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Invent Boston designs and develops products for families to add science + whimsy to the every day tasks.   Our first product is a visual timer, a Two Minute Turtle, to help children focus when they brush teeth, evenly and for two minutes.

Which Toothbrush Timer is Right for Your Child?

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Sharing designs to add whimsy to the every day at home from experience.  First product? A visual timer, Two Minute Turtle.

Which Toothbrush Timer is Right for Your Child?

Virginia Berman

These days the choices are many: the standard egg timer (sand timer), electric toothbrush with built in timers, phone app timers, kitchen timers and now a Two Minute Turtle Timer.  

The best thing about a sand timer is it's usually free from a dentist.  The down side is it is easily knocked off the sink/tippy, it gets lost quickly, it does not have quarterly indicators, and it doesn't keep the attention of many kids. 

There are different varieties of electric toothbrushes.  The plus side of an electric toothbrush is it has a built in timer for 30 seconds each (usually) and the vibrating head helps with the brushing. The down side is it's pricier than the rest and the heads need replacing every 3-4 months. For some children the electric sound in the mouth is too loud and for some adults (like me) it contributes to tinnitus.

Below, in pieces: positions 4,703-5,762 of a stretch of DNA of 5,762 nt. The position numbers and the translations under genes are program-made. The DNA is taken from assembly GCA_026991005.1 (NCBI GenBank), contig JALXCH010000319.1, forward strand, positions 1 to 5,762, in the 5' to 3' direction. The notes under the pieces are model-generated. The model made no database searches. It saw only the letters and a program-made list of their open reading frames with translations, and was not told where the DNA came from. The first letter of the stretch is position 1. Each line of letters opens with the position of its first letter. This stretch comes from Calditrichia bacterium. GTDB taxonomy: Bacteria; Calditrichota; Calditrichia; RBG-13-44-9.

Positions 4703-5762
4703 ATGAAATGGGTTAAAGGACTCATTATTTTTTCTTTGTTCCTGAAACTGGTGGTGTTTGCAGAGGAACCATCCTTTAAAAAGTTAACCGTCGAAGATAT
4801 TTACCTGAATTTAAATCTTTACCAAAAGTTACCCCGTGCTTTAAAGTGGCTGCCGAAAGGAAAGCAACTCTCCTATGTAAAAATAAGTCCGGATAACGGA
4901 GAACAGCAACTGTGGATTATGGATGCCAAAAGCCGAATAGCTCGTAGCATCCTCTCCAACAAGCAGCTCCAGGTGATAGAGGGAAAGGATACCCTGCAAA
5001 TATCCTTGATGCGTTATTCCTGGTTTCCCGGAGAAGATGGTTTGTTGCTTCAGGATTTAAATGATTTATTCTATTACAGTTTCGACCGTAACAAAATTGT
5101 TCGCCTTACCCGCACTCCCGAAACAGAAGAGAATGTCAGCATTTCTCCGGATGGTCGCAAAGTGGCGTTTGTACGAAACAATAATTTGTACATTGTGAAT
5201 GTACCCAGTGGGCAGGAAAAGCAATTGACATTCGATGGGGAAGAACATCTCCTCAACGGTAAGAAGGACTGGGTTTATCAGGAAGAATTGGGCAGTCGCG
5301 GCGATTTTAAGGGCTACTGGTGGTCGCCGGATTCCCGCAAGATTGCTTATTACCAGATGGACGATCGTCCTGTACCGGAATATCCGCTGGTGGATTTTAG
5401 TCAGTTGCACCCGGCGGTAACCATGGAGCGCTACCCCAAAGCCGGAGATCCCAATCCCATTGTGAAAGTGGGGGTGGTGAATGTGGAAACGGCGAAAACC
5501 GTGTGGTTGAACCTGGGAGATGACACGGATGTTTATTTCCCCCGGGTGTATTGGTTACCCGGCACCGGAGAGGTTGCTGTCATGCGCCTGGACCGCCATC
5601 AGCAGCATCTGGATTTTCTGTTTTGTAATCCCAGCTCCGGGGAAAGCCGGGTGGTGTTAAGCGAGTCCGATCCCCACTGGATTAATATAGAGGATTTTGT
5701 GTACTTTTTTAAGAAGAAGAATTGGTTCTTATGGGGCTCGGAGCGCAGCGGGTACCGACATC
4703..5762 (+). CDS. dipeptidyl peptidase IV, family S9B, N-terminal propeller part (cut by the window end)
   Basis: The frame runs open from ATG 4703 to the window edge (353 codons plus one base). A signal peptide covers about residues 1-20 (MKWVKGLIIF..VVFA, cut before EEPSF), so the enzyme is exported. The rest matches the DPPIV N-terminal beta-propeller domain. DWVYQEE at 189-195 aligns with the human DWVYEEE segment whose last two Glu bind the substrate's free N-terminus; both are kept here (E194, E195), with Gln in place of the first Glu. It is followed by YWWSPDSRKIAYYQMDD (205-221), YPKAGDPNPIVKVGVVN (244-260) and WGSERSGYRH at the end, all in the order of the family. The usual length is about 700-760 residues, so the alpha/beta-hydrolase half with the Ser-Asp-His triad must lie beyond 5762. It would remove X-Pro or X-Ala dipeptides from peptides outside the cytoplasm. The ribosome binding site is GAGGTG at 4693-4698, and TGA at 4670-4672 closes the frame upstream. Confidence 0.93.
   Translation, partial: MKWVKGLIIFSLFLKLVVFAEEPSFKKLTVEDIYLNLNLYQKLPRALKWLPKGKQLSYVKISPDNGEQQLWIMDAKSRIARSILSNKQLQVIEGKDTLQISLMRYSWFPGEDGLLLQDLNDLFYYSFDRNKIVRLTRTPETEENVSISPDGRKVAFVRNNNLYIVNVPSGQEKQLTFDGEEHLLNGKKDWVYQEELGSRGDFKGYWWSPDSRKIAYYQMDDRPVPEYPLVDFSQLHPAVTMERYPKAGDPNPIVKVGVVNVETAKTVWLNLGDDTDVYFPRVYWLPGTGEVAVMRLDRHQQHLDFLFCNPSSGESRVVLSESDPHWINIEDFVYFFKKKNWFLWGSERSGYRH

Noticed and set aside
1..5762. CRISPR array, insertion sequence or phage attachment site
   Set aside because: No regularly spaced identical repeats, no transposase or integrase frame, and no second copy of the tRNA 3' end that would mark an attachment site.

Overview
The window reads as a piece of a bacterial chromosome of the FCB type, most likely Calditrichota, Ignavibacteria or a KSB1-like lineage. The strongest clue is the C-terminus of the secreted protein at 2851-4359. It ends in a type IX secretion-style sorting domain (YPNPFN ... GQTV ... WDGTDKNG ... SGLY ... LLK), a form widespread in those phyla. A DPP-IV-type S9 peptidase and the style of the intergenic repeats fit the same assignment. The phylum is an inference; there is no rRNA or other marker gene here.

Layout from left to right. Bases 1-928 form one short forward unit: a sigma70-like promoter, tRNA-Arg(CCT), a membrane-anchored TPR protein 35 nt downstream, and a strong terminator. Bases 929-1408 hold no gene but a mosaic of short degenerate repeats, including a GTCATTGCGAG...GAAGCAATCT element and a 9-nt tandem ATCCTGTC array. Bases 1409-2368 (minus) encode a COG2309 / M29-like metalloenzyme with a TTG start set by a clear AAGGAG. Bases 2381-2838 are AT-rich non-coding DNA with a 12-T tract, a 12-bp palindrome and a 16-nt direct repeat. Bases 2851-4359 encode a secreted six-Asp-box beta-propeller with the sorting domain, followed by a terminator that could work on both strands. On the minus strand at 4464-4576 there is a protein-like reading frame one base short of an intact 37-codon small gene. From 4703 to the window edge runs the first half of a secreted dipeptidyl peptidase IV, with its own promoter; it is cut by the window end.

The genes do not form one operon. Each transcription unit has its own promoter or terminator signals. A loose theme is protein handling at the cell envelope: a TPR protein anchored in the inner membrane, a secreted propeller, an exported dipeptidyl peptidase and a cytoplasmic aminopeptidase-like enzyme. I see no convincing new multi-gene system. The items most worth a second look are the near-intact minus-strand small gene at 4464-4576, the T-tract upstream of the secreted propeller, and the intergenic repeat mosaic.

The phone apps are many with games, dancing Elmos with singing. The plus is it's exciting and keeps kids' attention and they break up the 2 minutes into 4 even parts.  The downside is 1) the parent needs to have their phone in the bathroom--it's not waterproof,. It's not shatterproof.  2) the phone can be a source of distraction for other things, 3) it requires downloading an app.

The kitchen timer is a little dry for most children-- count down 2 minutes either digitally or with a ticking.

The Two Minute Turtle-- the plus is the kids own it. They can hold it in their hand and enjoy pressing an actual physical button--it is designed for kids. It's safe- no risk of breaking or getting wet. It has LED lights so it's attractive and has enough to watch to keep attention without distracting them.  It is intuitive--no instructions, simple, follow the lights.   It has a random start so a subtle game element (which one will be the first to blink?).  It is both cute and techy with the unique turtle circuit board.  kids can take it with them when they go on a trip.  It is designed to last 3 years if the user presses the button twice a day. It both sticks to the mirror and it's portable. Kids can take it with them on an overnight (and they do)> The downside? no sound.  

This is a first-hand account from my experience as parent and toothbrusher. It's true and it's not objective. What's your experience with toothbrush timers?   I look forward to hearing!  Email me, vberman@inventboston.com

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